Oracle Corp., the second-largest software maker, rose in late trading after forecasting profit for this quarter that may top analysts' predictions, a sign it's benefiting from an acquisition-fueled expansion into hardware.

Profit excluding certain expenses will be 48 cents to 50 cents a share, Oracle Co-President Safra Catz said yesterday on a conference call. That exceeds the 47-cent average of estimates compiled by Bloomberg. The forecast followed a report showing profit rose to 51 cents in the period ended Nov. 30, higher than analysts' average prediction of 46 cents.

Chief Executive Officer Larry Ellison has bulked up in hardware to make Oracle a one-stop business computing shop, and he's making headway on a projection that this year's purchase of Sun Microsystems Inc. will boost fiscal 2011 operating profit by $1.5 billion. That's allayed concern he overreached by buying more than 65 companies since 2005, said Jason Maynard, an analyst at Wells Fargo Securities in Santa Monica, California.

"Years ago, people didn't believe in the strategy," said Maynard, who rates Oracle "outperform." "There were a lot of doubters on the Street. People have flipped."

Oracle, based in Redwood City, California, rose 3.7 percent to $31.40 in extended trading yesterday after the results were released. The shares, up 23 percent this year, had fallen 22 cents to $30.27 on the Nasdaq Stock Market.

For the third quarter, which ends in February, Oracle forecast revenue growth of 31 percent to 35 percent, assuming current exchange rates, ahead of analysts' average prediction that sales would rise 30 percent to $8.4 billion.

Sales Harbinger

New license sales, a predictor of revenue, will rise 10 percent to 20 percent, Oracle said. That indicates an increase to as high as $2.1 billion. Maynard had predicted an 11 percent gain, to $1.9 billion. Last quarter, new license sales grew 21 percent to $2 billion. Maynard estimated $1.85 billion.

"The strength in the quarter was very broad-based," Co- President Catz said on the conference call.

The company reports sales that include deferred revenue from acquired companies and don't conform to generally accepted accounting principles. On that basis, sales increased to $8.65 billion in the second quarter, compared with $8.34 billion, the average projection in a Bloomberg survey of analysts.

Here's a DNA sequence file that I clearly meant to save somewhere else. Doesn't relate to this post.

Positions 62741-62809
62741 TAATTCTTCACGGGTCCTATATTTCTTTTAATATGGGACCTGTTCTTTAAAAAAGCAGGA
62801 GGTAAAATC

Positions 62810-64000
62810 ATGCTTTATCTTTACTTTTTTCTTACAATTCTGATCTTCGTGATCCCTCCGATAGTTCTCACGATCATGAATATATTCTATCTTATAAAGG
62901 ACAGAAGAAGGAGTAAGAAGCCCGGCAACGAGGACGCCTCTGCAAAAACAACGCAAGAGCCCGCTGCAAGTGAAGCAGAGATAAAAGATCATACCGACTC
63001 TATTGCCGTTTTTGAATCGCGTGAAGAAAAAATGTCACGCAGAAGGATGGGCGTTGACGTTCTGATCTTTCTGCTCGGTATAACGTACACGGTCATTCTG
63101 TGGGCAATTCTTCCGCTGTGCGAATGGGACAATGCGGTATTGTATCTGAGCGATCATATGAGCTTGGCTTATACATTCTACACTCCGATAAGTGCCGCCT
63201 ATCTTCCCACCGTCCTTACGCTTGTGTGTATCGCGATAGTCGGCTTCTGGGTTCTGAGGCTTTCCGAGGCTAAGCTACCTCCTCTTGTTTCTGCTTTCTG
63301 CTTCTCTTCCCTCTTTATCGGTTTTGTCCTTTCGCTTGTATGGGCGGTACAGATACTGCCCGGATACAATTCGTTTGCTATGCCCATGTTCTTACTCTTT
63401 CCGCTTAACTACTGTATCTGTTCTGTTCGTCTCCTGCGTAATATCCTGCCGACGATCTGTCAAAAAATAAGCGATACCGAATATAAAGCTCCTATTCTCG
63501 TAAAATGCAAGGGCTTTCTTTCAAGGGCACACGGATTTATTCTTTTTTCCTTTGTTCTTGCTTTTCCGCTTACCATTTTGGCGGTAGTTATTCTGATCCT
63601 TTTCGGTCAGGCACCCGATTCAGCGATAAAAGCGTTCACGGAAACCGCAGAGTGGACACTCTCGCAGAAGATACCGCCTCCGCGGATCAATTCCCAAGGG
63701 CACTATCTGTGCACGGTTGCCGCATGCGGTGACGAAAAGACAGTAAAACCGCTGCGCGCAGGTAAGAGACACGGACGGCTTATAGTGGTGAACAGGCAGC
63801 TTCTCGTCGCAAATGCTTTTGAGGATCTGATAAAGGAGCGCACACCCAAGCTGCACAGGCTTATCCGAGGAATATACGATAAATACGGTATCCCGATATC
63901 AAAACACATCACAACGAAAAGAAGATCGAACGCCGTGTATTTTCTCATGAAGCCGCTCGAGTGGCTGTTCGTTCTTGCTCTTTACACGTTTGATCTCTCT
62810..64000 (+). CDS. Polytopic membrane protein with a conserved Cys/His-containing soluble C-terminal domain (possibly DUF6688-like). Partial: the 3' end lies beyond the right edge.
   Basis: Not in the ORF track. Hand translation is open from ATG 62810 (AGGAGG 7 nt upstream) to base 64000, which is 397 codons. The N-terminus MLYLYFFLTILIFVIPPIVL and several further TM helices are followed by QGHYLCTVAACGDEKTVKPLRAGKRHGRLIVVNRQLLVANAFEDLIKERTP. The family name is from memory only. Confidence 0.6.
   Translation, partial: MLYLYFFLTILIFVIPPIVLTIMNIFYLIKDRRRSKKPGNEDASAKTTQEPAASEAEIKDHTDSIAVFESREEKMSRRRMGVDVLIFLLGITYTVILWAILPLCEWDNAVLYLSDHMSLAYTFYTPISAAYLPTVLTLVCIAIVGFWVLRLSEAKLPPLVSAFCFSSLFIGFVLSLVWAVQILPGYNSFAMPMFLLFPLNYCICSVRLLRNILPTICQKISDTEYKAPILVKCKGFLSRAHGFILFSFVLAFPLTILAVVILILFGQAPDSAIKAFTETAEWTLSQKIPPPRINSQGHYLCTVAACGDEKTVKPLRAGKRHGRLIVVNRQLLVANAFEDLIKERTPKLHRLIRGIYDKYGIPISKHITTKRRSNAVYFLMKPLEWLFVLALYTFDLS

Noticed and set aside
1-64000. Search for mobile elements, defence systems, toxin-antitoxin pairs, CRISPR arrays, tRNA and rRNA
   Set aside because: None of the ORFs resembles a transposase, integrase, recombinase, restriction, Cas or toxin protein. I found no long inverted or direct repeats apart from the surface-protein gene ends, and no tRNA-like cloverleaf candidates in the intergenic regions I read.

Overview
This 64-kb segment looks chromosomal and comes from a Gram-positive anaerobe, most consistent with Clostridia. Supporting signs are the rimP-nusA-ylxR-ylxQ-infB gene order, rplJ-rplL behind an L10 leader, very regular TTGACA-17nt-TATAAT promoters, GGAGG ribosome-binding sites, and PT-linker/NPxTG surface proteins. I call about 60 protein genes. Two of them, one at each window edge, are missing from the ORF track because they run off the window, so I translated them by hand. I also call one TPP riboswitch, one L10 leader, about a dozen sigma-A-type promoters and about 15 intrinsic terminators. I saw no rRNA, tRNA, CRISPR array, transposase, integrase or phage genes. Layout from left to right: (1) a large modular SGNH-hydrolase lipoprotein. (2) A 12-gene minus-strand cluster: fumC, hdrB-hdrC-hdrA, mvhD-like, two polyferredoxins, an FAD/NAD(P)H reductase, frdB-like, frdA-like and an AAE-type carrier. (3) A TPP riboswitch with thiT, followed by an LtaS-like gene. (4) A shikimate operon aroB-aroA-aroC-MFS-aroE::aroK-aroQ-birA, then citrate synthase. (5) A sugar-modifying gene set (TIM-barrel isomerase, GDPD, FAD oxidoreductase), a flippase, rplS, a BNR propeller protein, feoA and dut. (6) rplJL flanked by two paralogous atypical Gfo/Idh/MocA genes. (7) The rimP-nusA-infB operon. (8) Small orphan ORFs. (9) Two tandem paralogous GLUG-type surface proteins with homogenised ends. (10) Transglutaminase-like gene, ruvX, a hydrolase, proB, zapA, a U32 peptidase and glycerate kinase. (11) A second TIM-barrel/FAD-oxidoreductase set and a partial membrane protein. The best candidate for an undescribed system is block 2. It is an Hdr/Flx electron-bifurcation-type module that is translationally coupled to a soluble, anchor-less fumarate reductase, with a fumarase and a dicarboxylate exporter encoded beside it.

In the coming months, Oracle will release new versions of its business applications developed under a project known as Fusion.

Ellison said the new software, which companies can run in their data centers or access via the Web, would strengthen Oracle's position against SAP AG, Inc. and closely held Workday Inc.

Share Gains Predicted

"You're just seeing the beginning of our share gains in applications," Ellison said on the conference call.

Further increases in Oracle's stock will hinge on whether the company can keep drawing customers to its applications, the programs that help businesses handle such tasks as payroll and tracking sales leads, said Walter Pritchard, an analyst at Citigroup Inc. in San Francisco. Sales of new applications licenses rose 21 percent to $579 million last quarter.

"The biggest swing factor on shares is sustainability of strong second-quarter apps performance," he said in an e-mail. Pritchard recommends buying Oracle shares and doesn't own them.

Oracle, which ranks second to Microsoft Corp. in software sales, also said it will issue a dividend of 5 cents a share. The dividend will be payable on Feb. 9 to holders of shares as of Jan. 19.

Under Ellison, Oracle has spent more than $42 billion on acquisitions since the beginning of 2005. The stock has more than doubled in the past five years, compared with an 18 percent gain for the S&P technology index.

New Rivals

The buying spree has brought Oracle into closer competition with SAP, Hewlett-Packard Co. and International Business Machines Corp. HP, the world's largest computer maker, forecast first-quarter profit last month that exceeded analysts' estimates.

On Nov. 24, Oracle won a $1.3 billion jury award in a federal copyright infringement case against SAP.

Net income in the second quarter rose 28 percent to $1.87 billion, or 37 cents a share, from $1.46 billion, or 29 cents, a year earlier, Oracle said.

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